When Given Kibanza’s parents fled the Democratic Republic of the Congo in the mid-1990s, they did so in the hope of giving their future children a better life with more opportunities.
But now 17-year-old Given, who was born in South Africa and raised by his mother when his father died shortly after his birth, is left wondering how he will fund his first year of studies at the University of Cape Town.
Given matriculated at the top of his class at Brettonwood High School in Umbilo, south of Durban, last year. He achieved 92% for mathematics, 95% for information technology and 94% for physical sciences. He was the top achiever at his school and said he decided at a young age to focus on mathematics and science.
Given said he hoped to combine his interests in medicine and robotics in the future by pursuing a career in biomedical engineering.
“This goes to show that despite my background and my family’s financial situation, I’ve never allowed this to stop me from achieving my utmost best results. I don’t want to allow my family’s financial situation to stop me now either,” he said.
Student aid no-go
Given’s parents came to the country as refugees but he has permanent residency in South Africa. Despite this, he does not qualify for funding from the National Student Financial Aid Scheme (NSFAS).
He moved into a University of Cape Town residence this week and intends to register for a degree in mechatronics, even though he does not have enough funds to pay the fees, while he waits to hear if any of his applications for scholarships were successful.
He is very clear on the fact that although he is in a difficult situation, he is not a victim of his circumstances. Given said he draws inspiration from his mother.
“It pretty much comes from my mom. I’ve seen so much she’s had to sacrifice and do for us. When we got here [in 1997] my dad started working … But after he passed away [in 2003], everything they planned to do just went away.
“So ever since 2003, my mom has been in and out of so many jobs that you can literally consider it part-time jobs,” he said. “Despite all of this, she continued working hard to make sure we never went to bed hungry.”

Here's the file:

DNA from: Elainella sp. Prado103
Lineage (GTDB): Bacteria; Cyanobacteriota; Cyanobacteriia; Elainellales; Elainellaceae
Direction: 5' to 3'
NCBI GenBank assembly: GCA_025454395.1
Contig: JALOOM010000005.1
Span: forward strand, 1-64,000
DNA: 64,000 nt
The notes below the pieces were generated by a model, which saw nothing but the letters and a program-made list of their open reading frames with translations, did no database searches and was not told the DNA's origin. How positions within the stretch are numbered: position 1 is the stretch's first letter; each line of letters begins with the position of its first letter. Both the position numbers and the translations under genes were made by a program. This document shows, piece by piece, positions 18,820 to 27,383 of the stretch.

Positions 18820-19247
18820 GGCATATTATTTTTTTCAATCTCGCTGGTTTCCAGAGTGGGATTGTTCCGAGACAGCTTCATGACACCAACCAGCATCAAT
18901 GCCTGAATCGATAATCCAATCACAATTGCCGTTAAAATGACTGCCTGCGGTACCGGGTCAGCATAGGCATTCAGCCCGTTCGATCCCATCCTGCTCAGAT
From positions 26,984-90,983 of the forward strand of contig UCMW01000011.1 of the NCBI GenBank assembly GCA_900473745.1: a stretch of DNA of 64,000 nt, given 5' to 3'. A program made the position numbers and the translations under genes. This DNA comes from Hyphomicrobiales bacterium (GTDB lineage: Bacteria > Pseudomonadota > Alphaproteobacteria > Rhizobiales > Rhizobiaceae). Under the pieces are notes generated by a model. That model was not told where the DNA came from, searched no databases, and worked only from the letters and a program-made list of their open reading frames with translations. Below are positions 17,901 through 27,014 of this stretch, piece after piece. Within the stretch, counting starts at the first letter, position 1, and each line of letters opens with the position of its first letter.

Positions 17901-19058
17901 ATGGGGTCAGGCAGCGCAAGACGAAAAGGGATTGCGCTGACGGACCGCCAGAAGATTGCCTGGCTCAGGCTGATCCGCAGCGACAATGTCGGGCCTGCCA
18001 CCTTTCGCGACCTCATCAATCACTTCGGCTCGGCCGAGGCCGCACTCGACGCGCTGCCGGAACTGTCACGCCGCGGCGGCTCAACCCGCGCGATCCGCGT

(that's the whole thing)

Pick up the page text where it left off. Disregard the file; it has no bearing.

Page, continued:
Given’s story is not unique, it’s one shared by many refugees, asylum seekers and other migrants in South Africa.
Randy Seda, 21, has had to work part-time jobs, improvise and use crowdfunding initiatives, and rely on the goodwill of benefactors to see him through his tertiary education.
Seda, who moved to South Africa with his mother and sister from Kenya more than 10 years ago, is in his final year of an accounting degree at the University of Pretoria. He still needed around R85 000 for the year’s tuition at the time of writing.
“For me, it makes no sense. I haven’t failed, my record is sublime, my CV is outstanding and I was in leadership positions – and literally the only reason they can’t help me is because I’m not a South African citizen. I can’t understand it, but I guess it is law and life,” he said.
In 2017, Seda’s mother suffered a stroke and temporary paralysis on the right side of her body. He said this changed his situation even more as the pressure to succeed at university increased.
“She had temporary paralysis on the right side, from head to toe she couldn’t move anything. She had loss of speech and also loss of memory. She didn’t remember my sister for a whole month, the only person she remembered was me,” he said.
‘It’s your future’
“Usually my marks are really good, but the last two years I had to focus less on school and also do part-time work to take care of myself. When I’m at varsity there’s no money coming from home, because my sister takes care of my mom and then I help out here and there when I can,” he said.
But Seda was still hopeful he’d raise enough money in time to register at the university.
“I did it last year, so I know I can do it again … I sleep about three hours a day because I’m constantly thinking about it. And when I don’t think about it, the only thing I can do to distract myself is study. So now, for instance, I’ve done the whole first semester’s work. And that’s just because I have been stressed,” he said.
“But I try and stay positive. At the end of the day, there are a lot of people in this situation. You can choose to sit around and cry about it, or you can do something about it – and that is my approach. There’s no point in sitting around and crying. It’s your future and if you don’t take it seriously, no one else will do it.”
Change funding policy
NSFAS spokesperson Kagisho Mamabolo said: “As stipulated by government mandate, NSFAS funding is only applicable to South African citizens with a combined household income that does not exceed R350 000 per year. The funding criteria is a government policy.
“NSFAS system does not allow non-South Africans to register on systems, therefore when an applicant cannot register, then they are unable to apply,” he said.
Consortium for Refugees and Migrants in South Africa spokesperson Abigail Dawson has urged government and NSFAS to consider making funding available to refugees and asylum seekers.
“It is important to note that refugees and asylum seekers are fleeing their country of origin for their lives and protection … Accepting refugees and asylum seekers, and granting them the ability to live a fulfilling and productive safe life in South Africa, should be a premise on which tertiary education should be made accessible,” she said.
“NSFAS should consider making funding, scholarships and bursaries accessible to recognised refugees and asylum seekers in pursuing their mandate of addressing historical discrimination, and avoid further discrimination of already disadvantaged but qualifying students.”